The full tour schedule can be seen below, and more information is available on the band’s website.The Groove Orient Fall Tour Dates9/3 Dunedin Brewery Dunedin, FL9/9 Tanquerays Orlando, FL9/10 Ruby’s Elixer St. Petersburg, FL9/17 One Stop Asheville, NC (WSP After Party)9/18 Arts in The Heart Festival Augusta, GA9/23 Planet Sarbez St. Augustine, FL (WSP After Party)9/24 + 9/25 Pass The Good Music Festival Vertex Springs in Ponce De Leon, FL9/27 + 9/28 Preservation Pub Knoxville, TN9/29 Martin’s Downtown Roanoke, VA9/30 Blue Side Frederick, MD10/1 Meeting of the MINDS Music & Camping Festival Schuylkill Haven, PA10/6 The Social Orlando, FL (TGO ft. Kaleigh Baker supporting The Main Squeeze)10/7 Crowbar Ybor City, FL (TGO ft. Kaleigh Baker supporting The Main Squeeze)10/8 1904 Music Hall Jacksonville, FL (TGO ft. Kaleigh Baker supporting The Main Squeeze)10/27 10/30 Suwannee Hulaween Live Oak, FL (Kaleigh Baker w/ The Groove Orient)[Photo by Arielle D’Ornellas, poster art by Jimmy Rector] Closing out their first ever national tour with a sold out show in their hometown, versatile Orlando rock ‘n’ roll outfit The Groove Orient shows no signs of slowing down! The band has just released their first wave of Fall Tour dates, including Widespread Panic after parties, festival appearances at Pass The Good, Meeting of the MINDS, and Suwannee Hulaween, where they will be performing with standout vocalist Kaleigh Baker! And to top it off, TGO & Baker will be joining Post Funk powerhouse, The Main Squeeze, in early October for a string of shows throughout the Sunshine State of Florida.To get you ready for the groove, the band has shared two exclusive videos with us. Watch them perform “Sammy A” and “Stingray Shuffle” from their summer tour, below.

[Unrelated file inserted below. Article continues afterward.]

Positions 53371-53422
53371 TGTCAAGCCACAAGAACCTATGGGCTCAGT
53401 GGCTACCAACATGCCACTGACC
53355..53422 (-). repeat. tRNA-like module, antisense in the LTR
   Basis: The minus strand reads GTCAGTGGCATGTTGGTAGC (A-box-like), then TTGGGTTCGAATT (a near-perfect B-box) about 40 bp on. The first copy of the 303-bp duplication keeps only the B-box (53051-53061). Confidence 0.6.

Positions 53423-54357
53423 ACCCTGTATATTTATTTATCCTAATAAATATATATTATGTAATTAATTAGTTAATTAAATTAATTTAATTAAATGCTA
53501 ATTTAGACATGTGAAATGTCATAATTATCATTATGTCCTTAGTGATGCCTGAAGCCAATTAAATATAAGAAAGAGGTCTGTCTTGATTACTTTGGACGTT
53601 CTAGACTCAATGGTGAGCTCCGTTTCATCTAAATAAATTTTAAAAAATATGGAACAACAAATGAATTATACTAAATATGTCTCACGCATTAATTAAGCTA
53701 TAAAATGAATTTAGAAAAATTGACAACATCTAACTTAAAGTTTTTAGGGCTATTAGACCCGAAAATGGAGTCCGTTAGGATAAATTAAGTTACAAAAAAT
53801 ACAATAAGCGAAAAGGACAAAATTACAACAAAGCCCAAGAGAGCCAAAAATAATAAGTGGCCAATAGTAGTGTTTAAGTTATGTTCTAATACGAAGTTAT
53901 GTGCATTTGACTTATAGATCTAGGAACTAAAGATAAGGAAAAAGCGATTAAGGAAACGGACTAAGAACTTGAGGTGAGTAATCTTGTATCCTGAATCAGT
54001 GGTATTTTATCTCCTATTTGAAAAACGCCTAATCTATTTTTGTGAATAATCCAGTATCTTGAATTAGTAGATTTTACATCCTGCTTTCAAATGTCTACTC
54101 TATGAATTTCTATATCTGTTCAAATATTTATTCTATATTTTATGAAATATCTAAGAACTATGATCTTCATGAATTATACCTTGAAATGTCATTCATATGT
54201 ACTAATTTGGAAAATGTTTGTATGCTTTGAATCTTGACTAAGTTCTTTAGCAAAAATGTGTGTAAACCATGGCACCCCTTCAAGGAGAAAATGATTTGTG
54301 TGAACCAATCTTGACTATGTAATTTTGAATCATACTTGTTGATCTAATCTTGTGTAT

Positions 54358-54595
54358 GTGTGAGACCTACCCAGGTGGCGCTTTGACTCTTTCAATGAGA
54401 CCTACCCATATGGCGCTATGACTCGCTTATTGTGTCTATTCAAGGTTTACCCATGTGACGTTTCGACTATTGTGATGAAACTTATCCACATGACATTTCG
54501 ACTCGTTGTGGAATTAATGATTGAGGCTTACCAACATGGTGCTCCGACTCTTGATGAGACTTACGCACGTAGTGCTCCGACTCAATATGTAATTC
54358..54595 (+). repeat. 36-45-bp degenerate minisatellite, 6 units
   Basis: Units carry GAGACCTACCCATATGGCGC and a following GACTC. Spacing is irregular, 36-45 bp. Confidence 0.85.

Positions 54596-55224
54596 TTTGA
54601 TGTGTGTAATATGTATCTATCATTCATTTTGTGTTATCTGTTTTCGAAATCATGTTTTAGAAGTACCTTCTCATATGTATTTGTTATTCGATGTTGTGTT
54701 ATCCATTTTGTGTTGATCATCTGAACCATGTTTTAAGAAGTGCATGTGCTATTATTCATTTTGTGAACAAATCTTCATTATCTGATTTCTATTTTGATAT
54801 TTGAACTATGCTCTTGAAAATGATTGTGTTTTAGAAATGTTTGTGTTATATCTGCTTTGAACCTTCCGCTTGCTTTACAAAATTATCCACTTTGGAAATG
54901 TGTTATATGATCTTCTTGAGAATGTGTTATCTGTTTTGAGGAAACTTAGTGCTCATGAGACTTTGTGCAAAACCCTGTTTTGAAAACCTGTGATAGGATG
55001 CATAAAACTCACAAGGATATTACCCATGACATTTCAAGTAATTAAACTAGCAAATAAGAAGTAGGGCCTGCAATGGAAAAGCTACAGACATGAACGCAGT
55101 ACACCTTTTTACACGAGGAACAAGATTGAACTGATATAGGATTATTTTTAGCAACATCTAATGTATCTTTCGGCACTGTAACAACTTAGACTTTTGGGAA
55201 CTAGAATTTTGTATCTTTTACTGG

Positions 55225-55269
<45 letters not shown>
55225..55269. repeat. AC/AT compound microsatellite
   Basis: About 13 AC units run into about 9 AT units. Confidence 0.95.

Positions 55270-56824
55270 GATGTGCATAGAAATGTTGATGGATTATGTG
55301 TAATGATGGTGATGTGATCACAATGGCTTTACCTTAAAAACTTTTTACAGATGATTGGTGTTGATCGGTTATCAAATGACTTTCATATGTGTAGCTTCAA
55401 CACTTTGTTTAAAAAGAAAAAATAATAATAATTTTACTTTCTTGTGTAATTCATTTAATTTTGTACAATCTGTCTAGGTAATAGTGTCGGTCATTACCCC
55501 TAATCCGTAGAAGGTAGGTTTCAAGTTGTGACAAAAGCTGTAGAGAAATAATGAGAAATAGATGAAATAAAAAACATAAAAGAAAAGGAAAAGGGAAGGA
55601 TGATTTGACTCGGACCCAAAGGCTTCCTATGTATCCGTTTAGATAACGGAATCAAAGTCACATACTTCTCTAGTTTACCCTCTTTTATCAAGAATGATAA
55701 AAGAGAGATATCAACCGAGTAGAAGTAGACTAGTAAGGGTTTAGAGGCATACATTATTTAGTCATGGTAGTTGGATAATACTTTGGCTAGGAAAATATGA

When you get to the Rose Bowl, chances are you’ve seen it all.The No. 5 Wisconsin Badgers sure have. They barely survived Arizona State at home, escaping by way of a blocked extra point. Two weeks later, they were stunningly embarrassed in East Lansing by Michigan State in the Big Ten opener. Another two weeks later, Wisconsin shocked the nation by shutting down Terrelle Pryor and the No. 1 Ohio State Buckeyes. One Saturday later, and UW was on the road against Iowa, surviving the gut-check of all gut-checks.The latter two wins restored the Badgers’ season, but the four games after it propelled them to the upper echelon of the nation’s elite. In November, Wisconsin slaughtered its opponents, going a perfect 4-0 with a combined score of 235-84, controlling the likes of Denard Robinson in the Big House and preventing traditional spoilers such as Northwestern from repeating history.When the battle-tested Badgers head to Pasadena for their first BCS bowl game in 10 years, such experience will prove invaluable. As much as the Horned Frogs should be an unfamiliar squad – TCU plays in the Mountain West Conference and its 8,700 students dwarf in comparison to UW’s 42,000 – the Badgers find themselves surprisingly prepared.In actuality, TCU can be described as a blend of the Big Ten’s best, especially on offense, where it starts with quarterback Andy Dalton.“He’s a great quarterback,” said UW middle linebacker Culmer St. Jean. “He goes through all his reads; if he doesn’t see them, he’s capable of running. He’ll run and get as many yards as far as I’ve seen, or get a first down. He’s fantastic, he doesn’t make that many mistakes, minimizes turnovers and he gets his playmakers the ball.”With Dalton, there aren’t many surprises. At 6-foot-3, 220 pounds, the senior from Katy, Texas, has prototypical size for a big-time quarterback. His numbers also speak for themselves – his efficiency rating of 167.0 is fifth in the nation (right behind the Badgers’ Scott Tolzien at 169.8) and he’s thrown for 2,638 yards, 26 touchdowns and only six interceptions. Wisconsin fans are accustomed to Tolzien’s remarkable decision-making; he’s also thrown only six picks as well, and he’s been sacked only 11 times. Dalton’s also supremely quick with the ball, having been sacked just eight times.“He’s very similar to what Scotty does,” said UW safety Jay Valai. “He doesn’t make too many mistakes; he doesn’t get sacked too often. He can run the football, as well. He’s a surprisingly good athlete, he’s a good football player and he’s their leader, so you have to respect him a lot.”Respect won’t be a problem for Wisconsin. They know how good Dalton is; they know he’s smart, efficient and even a capable runner. The Badgers also know he doesn’t do it all by himself. For all the attention given to UW’s offensive line, TCU’s is more than capable. The Badgers’ O-line – anchored by Outland Trophy winner left tackle Gabe Carimi and left guard John Moffitt – averages 6-foot-5, 320-pounds among its starting five, slightly bigger than TCU’s 6-foot-4, 317-pound line. TCU’s offensive line holds the advantage in experience, though, as only left guard Kyle Dooley isn’t a senior (he’s a junior). Wisconsin’s linemen, beyond their size, are also remarkably mobile – particularly center Peter Konz – and TCU’s shares the same reputation.“They run a lot of zone read, but they also throw a little bit of other things into the mix,” said UW defensive tackle Jordan Kohout. “They’re very balanced. Like Coach Bielema was saying at the end of practice, they do a little bit of everything, but they’re good at it. They’re a lot like us in that respect in that we kind of stick to our guns a lot of the time, but we also execute well.”Indeed, TCU’s offense executes as well as basically anyone in the country. The Horned Frogs boast the nation’s 10th-best offense, averaging 491.5 yards per game – 41.3 more than the Badgers. TCU’s even ran for more yards than the vaunted UW rushing attack, holding a 261.2-247.3 advantage in rushing yards per game. Yet, where it matters most, scoring, the two squads are equal: Each team scored 520 points in 12 games.“I feel like they’re a blend of everybody, just like the quarterback,” St. Jean said. “They run the pistol like Ohio State and Purdue, they run the two backs, they run I-backs like ourselves and Iowa and Michigan. They run the spread like Michigan, and Michigan State, I-backs too. They do a lot of things and they’re really good at what they do. We’re really approaching it like this is a season finale, getting all the offenses in one. That’s how we’re going to look at it.”Inevitably, the discussion around the Horned Frogs’ offense returns to Dalton. TCU’s signal caller was the MWC’s Offensive Player of the Year and a finalist for the Johnny Unitas Award, which ended up going to Tolzien. Dalton is also the nation’s leader in wins by an active quarterback, topping Boise State’s Kellen Moore by four with 40 wins. So as powerful as the Horned Frogs’ offense has been this year, the execution begins and ends with Dalton.“In the end, it’s just another game. But obviously, it’s the Rose Bowl,” Valai said, offering an intriguing contradiction. “You’ve got to pick up the way you play on national TV; only game on, really, at that time. We know we’ve got to come out there and come out guns a blazin’. TCU’s a great football team, a lot of speed, and Dallas-Fort Worth area, obviously you’ve got great football players. TCU’s going to be a fun game, we’re coming out there excited to play.”